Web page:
Friday, 31 July 2015 15:37

GOING DUTCH: New Spring Lake brewery specializes in balanced beer styles

Written by  Joe Boomgaard
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Dutch Girl Brewing Dutch Girl Brewing PHOTO: Joe Boomgaard

After nearly three years of planning, Kelly Rozema Finchem and Luke Finchem have finally realized their dream of opening a craft brewery in West Michigan.

The creators of Dutch Girl Brewing Inc. employed a different startup philosophy than most brewery owners in that they launched their company with plenty of room to grow. Rather than cram a taproom and brewing equipment into a tiny space to save cost up front, the husband-and-wife duo took their time in finding a location that would accommodate the business with an eye to the future.

“We can expand here without having to move to another space,” Rozema Finchem said.

Dutch Girl also took a different approach to the beers it had available at the time the company opened, offering often-overlooked styles such as the Vienna lager, Kolsch and ESB. It was an intentional tactic on their part, said Finchem, who’d been homebrewing since 1993.

With so many companies trying to out-hop one another and create the next radical IPA, Dutch Girl saw an opening for balanced, more traditional European styles of beer.

“It’s really a wonderful time to be in the craft beer business,” he said, noting that there’s plenty of room for companies like Dutch Girl to carve a niche in the local beer scene.

Dutch Girl is operated out of a 7,500-square-foot location at 14964 Cleveland St. in Spring Lake — directly across the street from Vander Mill Cider. The brewhouse and barrel-aging program takes up about 4,500 square feet and is separated from the taproom by roll-up glass doors that allow patrons to get a firsthand glimpse of the beer-making process.

The owners came up with the design after touring breweries across the U.S. and Canada and taking note of what they as patrons liked best. They also intentionally sought a site in their hometown of Spring Lake because of its proximity to great beer ingredients, everything from hops and malted barley to fruits like apples and blueberries, Finchem said.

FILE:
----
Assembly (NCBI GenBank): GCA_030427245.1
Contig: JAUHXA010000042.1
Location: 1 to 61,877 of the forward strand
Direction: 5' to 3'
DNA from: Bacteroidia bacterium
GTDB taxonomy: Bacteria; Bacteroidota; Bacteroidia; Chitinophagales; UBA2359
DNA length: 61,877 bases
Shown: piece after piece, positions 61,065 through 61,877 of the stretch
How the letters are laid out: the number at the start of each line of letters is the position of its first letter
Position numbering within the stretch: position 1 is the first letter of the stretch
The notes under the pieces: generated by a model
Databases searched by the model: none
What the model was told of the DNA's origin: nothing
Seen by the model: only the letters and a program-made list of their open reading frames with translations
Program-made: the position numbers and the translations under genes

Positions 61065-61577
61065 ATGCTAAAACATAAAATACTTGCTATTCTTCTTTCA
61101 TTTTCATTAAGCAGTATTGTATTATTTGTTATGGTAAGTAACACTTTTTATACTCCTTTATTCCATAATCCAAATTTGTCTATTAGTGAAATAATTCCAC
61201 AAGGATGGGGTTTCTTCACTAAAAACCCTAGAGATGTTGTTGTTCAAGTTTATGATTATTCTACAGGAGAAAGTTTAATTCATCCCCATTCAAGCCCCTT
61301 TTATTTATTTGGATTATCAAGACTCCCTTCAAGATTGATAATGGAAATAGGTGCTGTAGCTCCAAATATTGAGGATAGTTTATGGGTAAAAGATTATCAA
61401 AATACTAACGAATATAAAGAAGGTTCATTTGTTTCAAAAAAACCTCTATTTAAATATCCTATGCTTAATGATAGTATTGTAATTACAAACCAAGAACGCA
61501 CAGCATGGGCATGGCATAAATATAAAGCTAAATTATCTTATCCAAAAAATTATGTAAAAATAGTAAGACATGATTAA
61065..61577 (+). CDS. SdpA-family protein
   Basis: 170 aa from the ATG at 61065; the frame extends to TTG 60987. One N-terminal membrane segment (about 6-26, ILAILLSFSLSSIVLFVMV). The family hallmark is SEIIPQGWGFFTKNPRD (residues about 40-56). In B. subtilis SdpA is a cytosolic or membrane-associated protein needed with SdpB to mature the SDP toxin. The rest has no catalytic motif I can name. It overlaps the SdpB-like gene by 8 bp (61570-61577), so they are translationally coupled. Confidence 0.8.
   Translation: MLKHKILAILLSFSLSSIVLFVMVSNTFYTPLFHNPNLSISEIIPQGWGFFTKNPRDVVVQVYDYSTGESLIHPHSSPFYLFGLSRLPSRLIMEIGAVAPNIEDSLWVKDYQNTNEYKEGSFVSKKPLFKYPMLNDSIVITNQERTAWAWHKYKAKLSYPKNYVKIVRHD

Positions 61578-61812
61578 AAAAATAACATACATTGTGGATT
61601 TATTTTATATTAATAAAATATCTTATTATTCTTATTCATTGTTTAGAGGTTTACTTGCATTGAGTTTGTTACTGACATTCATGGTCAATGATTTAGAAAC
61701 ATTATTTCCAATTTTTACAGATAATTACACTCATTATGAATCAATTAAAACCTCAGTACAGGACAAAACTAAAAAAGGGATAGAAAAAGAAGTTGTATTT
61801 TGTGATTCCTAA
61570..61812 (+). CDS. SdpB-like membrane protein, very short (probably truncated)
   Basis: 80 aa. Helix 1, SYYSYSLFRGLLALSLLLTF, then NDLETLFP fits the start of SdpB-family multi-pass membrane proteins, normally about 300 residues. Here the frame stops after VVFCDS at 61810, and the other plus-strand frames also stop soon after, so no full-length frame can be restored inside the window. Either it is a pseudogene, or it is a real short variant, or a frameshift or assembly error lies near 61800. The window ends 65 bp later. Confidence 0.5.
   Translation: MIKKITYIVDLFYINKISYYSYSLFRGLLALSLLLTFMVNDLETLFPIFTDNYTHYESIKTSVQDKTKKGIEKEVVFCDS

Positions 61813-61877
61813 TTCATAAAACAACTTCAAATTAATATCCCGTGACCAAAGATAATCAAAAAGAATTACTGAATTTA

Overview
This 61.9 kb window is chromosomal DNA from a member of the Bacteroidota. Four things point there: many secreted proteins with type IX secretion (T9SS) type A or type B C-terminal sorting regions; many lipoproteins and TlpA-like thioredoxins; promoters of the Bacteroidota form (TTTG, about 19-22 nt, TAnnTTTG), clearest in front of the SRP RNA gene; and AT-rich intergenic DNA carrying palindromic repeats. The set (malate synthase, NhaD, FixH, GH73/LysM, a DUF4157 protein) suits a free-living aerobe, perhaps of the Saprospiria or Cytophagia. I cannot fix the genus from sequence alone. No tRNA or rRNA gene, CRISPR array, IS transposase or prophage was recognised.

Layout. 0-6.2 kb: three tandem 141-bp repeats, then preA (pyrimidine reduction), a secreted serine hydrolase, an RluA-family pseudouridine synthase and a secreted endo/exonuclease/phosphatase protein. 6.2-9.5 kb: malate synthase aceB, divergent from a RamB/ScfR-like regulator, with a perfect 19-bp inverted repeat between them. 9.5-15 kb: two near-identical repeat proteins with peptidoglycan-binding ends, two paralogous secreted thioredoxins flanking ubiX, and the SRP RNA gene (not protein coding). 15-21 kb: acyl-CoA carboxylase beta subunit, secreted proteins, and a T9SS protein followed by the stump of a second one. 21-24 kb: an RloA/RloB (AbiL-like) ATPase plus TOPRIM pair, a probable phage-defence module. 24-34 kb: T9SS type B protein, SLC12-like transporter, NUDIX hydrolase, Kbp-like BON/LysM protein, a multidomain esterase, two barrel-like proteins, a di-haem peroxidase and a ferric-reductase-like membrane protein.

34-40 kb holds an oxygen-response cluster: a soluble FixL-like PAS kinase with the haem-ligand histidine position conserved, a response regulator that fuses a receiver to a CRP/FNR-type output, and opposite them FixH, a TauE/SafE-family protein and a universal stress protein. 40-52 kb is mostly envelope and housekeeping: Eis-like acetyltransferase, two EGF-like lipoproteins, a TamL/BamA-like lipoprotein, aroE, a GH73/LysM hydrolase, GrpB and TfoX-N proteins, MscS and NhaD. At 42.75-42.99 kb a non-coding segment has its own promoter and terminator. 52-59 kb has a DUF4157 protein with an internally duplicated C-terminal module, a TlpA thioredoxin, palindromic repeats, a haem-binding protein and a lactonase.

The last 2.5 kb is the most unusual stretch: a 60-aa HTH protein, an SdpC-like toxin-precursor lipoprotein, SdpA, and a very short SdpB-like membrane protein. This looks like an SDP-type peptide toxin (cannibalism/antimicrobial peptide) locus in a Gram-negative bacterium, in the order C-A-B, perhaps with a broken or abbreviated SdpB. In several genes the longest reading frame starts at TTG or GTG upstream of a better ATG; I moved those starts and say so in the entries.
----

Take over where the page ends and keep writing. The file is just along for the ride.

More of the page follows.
To that end, Dutch Girl has established relationships with local growers so it can use a high percentage of Michigan-grown ingredients, he said. Look for a blueberry gruit, a cherry saison and fresh-hopped ale to be offered in the taproom later this year.

The best-selling beer so far for Dutch Girl has been its Dirty Boots, an 8.0 percent ABV imperial milk stout. (Just don’t ask for Dirty Boobs, as some patrons have mistakenly called it, quipped Rozema Finchem.)

The success of Dirty Boots has certainly come as a surprise for the owners and head brewer Josh Lentz, given the style is not typically a summer beer. Additionally, its roasted chocolate characteristics come strictly from the grains and not the addition of adjuncts, said Lentz, formerly a brewer at Jolly Pumpkin on Old Mission Peninsula north of Traverse City.

Just One More — a balanced and malty Vienna lager at 5.1 percent ABV — has been the second most-popular brew, followed by Trees, an 8 percent ABV double India Pale Ale made in the West Coast style.

Aside from the 7Mile Smile English-style IPA, Dutch Girl’s beers lean more toward the malty, balanced offerings. The F.T. Banks (as in, “forget the banks” — at least in polite company) is a made-to-style ESB that mixes sweet notes and biscuity malts with an astringent bitterness from the grain bill rather than the hops. The Street Scrubber saison offers peppery notes from the Belgian yeast, and thanks to the addition of copious amounts of malt, is darker than the typical offerings in that style.

Dutch Girl offers Michigan-made pre-packaged snacks and nibbles, but the owners hope to open a full-service kitchen within a year. In the meantime, the brewery is looking to partner with local food trucks to offer more substantial eats.

They also plan to use Michigan Mobile Canning to package their beers for retail distribution in the near future. That said, Dutch Girl has already started to put its beer into kegs. Look for the company’s signature wooden tap handle with a bright orange Dutch wooden shoe at the top. They should be appearing in select beer bars and restaurants around the region, Rozema Finchem said.

In time, Dutch Girl plans to offer live music and events, potentially in the large parking area in front of the building where the brewery could also add an outdoor patio, she added.

“It was in our mission to grow and have a place we could grow into, not out of,” Finchem said.

Dutch Girl Brewery Inc.
Location: 14964 Cleveland St., Suite B, Spring Lake (Located directly across M-104 from Vander Mill Cider)
Contact: (616) 607-2026,

The taproom is adorned with Old World family photos from Kelly Rozema Finchem, a.k.a. the Dutch Girl. The space features a long wooden bar and a mix of low and high-top tables. Glass doors offer views of the brewhouse. The space feels airy with plenty of natural light.

What’s in a name: Dirty Boots is a reference to the owners’ dog, Boots, a German shorthair. F.T. Banks (forget the banks) offers the founders’ opinion of dealing with local financial institutions. Meanwhile, 7Mile Smile is a nod to Spring Lake’s motto, “Where nature smiles for seven miles.”

Looking ahead: Look for Dutch Girl to start packaging and distributing four-packs of 16-ounce cans of its most popular brews. The company already has tap handles in select local beer bars.

Bonus: Detroit Lions fans should plan to stop in this fall and commiserate — er, celebrate — with Rozema Finchem, a diehard fan. “This is their year,” she said. (Uh, huh. Keep dreaming, Kelly!)

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